If you haven’t created and launched your big data and analytics strategy, you may already be behind your competitors. We asked CIOs, CEOs, and other IT professionals whether they’re using big data and analytics, and why or why not. The overwhelming majority of respondents are not only using big data and analytics, but consider it essential to their business operations.
At Broadsuite and V3B, CEO Daniel Newman (@danielnewmanUV) says there’s no excuse for any modern business to operate without big data and analytics. “We have moved beyond the discussion of infinite data to a time where companies must have a method to analyze and garner insights from their data that helps them make better business decisions,” he notes.
Newman says his business seeks to leverage analytics for every function and every strategic decision. “In a world where we can better predict the future and prescribe solutions for our employees and customers, why would we go at it blindly? Not only does it sound risky, but in an age where we have endless possibilities with data and analytics, it may be plain irresponsible,” he says.
The digital transformation leaves no business untouched, and all organizations need to derive value and insight from incoming data—not at the speed of business, but at the speed of data. “Technology has evolved to where it’s possible to analyze data at the speed of business more economically than ever before,” says Shawn Rogers, Chief Research Officer - Information Management Group at Dell. “This opens doors of innovation to a much broader swath of organizations that can use information to drive their businesses forward—faster, further, and more competitively.”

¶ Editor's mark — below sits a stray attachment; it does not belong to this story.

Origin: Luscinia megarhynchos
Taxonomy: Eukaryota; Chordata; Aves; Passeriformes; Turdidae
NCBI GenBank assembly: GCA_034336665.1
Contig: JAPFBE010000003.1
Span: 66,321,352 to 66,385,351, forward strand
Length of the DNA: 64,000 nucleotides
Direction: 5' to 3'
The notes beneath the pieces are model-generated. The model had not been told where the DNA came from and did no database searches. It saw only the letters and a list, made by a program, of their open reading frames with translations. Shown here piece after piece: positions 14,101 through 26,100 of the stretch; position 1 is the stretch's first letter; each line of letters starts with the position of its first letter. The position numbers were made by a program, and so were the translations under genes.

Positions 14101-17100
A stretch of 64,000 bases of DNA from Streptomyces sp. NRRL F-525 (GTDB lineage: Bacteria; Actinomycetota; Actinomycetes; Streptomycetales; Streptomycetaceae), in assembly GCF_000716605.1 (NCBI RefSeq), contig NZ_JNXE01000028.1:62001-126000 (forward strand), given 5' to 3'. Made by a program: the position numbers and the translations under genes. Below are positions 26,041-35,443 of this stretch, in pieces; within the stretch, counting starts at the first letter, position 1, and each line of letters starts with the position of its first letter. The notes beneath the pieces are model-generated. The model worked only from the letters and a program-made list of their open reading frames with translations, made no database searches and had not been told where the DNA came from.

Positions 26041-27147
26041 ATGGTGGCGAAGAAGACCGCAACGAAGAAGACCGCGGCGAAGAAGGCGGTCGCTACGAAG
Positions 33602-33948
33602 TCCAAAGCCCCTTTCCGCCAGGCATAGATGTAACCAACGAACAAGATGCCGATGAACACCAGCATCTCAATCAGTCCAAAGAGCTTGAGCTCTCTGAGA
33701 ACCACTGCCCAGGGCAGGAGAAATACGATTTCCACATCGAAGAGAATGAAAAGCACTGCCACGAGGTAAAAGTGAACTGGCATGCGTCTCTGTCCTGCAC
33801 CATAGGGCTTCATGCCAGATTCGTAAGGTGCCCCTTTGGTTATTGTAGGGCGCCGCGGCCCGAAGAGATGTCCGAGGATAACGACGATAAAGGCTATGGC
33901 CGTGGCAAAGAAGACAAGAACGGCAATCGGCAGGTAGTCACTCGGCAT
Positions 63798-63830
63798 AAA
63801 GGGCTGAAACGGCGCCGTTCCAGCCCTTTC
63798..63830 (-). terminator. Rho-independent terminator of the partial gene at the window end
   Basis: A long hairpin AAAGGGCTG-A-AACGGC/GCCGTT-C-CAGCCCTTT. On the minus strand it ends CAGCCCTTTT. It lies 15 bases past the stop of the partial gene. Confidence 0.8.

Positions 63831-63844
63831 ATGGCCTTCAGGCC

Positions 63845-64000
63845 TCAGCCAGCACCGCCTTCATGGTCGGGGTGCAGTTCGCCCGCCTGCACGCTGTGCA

At Dell SecureWorks, for example, the information security services organization investigates approximately 6,500 potential security incidents and analyzes tens of thousands of samples of malicious software each day. In the past SecureWorks dealt with this massive amount of information using proprietary technologies.
By implementing the Dell | Cloudera Apache Hadoop Solution, however, the organization reduced data storage costs from $17/GB to approximately 21 cents/GB. What’s more, the new solution provides SecureWorks with easy scalability for future growth, high availability for critical services, and the flexibility to accommodate both structured and unstructured data.
So where are these big data adopters using their data and analytics? What types of business insights are they able to glean? The answers run the gamut, from security and customer experience to business insights and budget planning.
For some organizations, big data and analytics play a key role in security. “We are using big data and analytics in a few interesting areas of cybersecurity to allow companies to start playing offense against attackers and prevent vulnerabilities from being exposed,” says Mike Kail (@mdkail), Chief Innovation Officer at Cybric.
In particular, Cybric correlates various global threat feeds and the Common Vulnerability and Exploits (CVE) feed with an inventory of application infrastructure. This allows the organization to notify security teams in real-time of vulnerabilities. “We are also leveraging vulnerabilities and associated remediation steps to build an automated remediation platform,” he adds.
The fundamentals of business haven’t changed—it’s still about meeting customer needs, says Tony Patti, CIO at S. Walter Packaging Corporation.
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